President Obama and Mitt Romney are deadlocked in the critical battleground of Virginia, according to a new Quinnipiac University poll released early Thursday that shows that Obama's slight advantage in the commonwealth is gone.
Obama and Romney each attracted 44 percent of the vote in the survey. Ten percent of voters prefer another candidate or are undecided.
The two candidates each retain more than 90 percent of their respective party bases: Obama wins 92 percent of Democrats, while Romney holds 91 percent of Republicans. Among independents, Obama leads by a statistically insignificant 2 points. Obama led independents by 8 points in the June poll and by 3 points in March.
The president wins just one-third of white voters, compared with 55 percent for Romney. Among white voters without a college degree, Obama is at just 29 percent versus 57 percent for the Republican. In June, Obama attracted 37 percent of the white vote. In March, he was at 36 percent among whites.
Not only has Obama's share of the white vote declined slightly but white voters also make up a greater percentage in the new Quinnipiac poll (73 percent) than they did in the two previous polls (69 percent). According to the 2008 exit poll, whites made up 70 percent of the Virginia electorate then.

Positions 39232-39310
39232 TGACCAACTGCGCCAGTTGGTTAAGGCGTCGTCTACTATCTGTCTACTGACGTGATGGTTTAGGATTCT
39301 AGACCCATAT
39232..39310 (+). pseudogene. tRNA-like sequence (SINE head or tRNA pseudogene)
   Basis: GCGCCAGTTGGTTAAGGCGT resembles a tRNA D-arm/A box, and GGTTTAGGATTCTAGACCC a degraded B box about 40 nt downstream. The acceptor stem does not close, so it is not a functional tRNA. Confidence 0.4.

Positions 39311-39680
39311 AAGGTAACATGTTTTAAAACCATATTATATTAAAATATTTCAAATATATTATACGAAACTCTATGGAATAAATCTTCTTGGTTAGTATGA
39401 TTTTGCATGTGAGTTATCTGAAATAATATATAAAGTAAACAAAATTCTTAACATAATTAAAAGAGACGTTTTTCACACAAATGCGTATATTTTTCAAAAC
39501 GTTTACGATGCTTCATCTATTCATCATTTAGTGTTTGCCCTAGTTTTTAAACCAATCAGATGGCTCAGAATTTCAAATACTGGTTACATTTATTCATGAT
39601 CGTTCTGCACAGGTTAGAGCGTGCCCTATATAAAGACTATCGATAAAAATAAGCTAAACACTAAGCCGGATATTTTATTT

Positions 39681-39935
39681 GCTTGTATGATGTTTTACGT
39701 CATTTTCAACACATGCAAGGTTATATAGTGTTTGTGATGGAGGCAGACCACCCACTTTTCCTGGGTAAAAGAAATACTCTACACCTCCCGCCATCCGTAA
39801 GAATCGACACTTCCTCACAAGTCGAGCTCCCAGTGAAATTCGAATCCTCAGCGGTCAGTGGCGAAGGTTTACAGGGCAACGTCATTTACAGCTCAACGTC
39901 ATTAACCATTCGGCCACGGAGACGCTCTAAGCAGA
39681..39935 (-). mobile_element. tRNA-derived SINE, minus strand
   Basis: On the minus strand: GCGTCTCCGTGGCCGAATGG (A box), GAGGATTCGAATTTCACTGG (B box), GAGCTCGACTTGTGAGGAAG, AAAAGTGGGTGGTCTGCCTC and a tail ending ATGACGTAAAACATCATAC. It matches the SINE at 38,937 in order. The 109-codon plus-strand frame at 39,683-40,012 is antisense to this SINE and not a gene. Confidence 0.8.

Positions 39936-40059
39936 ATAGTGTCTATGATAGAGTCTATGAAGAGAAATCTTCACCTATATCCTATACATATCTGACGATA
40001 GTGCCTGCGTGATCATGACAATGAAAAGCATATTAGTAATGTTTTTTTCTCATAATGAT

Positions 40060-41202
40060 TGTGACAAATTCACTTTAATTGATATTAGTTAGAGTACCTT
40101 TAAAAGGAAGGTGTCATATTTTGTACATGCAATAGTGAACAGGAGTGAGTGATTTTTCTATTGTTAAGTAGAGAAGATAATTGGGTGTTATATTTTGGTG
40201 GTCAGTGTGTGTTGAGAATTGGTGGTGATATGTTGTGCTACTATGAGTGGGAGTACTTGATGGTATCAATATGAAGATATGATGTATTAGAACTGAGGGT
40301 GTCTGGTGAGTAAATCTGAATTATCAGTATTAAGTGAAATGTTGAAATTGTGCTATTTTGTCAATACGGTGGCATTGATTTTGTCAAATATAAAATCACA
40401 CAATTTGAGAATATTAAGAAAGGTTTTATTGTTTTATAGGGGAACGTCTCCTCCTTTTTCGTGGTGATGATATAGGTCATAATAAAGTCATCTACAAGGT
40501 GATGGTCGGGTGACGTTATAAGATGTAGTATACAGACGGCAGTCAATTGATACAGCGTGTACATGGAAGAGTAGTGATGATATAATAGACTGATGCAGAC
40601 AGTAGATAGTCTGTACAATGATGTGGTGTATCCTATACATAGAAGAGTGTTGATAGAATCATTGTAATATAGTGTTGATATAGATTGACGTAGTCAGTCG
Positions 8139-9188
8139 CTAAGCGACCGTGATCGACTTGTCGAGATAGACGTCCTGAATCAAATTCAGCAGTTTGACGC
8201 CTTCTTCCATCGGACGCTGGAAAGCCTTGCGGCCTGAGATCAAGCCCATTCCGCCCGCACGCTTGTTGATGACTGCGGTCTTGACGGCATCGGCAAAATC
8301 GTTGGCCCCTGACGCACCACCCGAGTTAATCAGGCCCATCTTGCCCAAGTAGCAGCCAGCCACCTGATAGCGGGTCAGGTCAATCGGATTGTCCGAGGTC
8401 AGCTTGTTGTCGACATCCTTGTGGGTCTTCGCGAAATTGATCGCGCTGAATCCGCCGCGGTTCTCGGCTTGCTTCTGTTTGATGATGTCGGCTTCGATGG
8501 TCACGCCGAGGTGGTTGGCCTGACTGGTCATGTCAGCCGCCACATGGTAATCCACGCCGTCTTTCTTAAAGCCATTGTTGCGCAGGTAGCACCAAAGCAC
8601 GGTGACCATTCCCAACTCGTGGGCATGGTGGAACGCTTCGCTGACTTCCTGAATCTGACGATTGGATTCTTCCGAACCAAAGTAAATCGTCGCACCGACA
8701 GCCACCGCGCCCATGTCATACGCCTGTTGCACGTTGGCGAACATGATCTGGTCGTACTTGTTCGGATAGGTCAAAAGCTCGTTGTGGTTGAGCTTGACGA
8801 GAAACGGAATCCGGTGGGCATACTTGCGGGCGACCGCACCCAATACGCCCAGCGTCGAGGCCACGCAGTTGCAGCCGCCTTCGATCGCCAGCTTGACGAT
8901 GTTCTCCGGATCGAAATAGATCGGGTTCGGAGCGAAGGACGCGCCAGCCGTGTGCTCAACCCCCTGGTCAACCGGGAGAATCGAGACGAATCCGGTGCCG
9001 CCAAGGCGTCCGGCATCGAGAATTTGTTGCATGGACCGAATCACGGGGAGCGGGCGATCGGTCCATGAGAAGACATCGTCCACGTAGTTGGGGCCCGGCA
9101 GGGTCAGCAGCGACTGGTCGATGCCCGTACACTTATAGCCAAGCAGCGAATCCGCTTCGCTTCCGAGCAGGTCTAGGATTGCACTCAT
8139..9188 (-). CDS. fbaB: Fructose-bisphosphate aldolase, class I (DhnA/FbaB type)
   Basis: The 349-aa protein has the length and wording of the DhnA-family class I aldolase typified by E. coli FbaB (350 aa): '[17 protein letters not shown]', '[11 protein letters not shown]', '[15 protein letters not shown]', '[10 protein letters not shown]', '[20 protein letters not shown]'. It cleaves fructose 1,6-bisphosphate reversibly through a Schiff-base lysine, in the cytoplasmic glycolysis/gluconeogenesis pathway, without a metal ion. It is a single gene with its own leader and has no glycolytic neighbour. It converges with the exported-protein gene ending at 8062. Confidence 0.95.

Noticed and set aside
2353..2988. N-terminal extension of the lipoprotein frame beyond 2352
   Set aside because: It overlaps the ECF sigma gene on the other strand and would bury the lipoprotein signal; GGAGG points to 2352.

A slight, 51 percent majority of voters disapprove of the job that Obama is doing as president, the first time this year that Quinnipiac has shown Obama's disapproval rating above 50 percent. Voters also render a split decision on Obama's image rating: 46 percent view him favorably against 48 percent that see him unfavorably.
But Romney is also unpopular in the commonwealth. Only 39 percent of voters have a favorable opinion of him, equal to the June poll. The percentage that view him unfavorably has risen, from 37 percent last month to 42 percent now.
The top-line result is not the only indicator of the neck-and-neck race. Voters are more likely to say that Obama "cares about the needs and problems" of people like them, but Romney holds a slight edge when it comes to which candidate would do a better job on the economy.
The Quinnipiac University poll was conducted July 10-16 via landline and cellular telephone. Pollsters interviewed 1,673 registered voters; the margin of error is plus or minus 2.4 percentage points.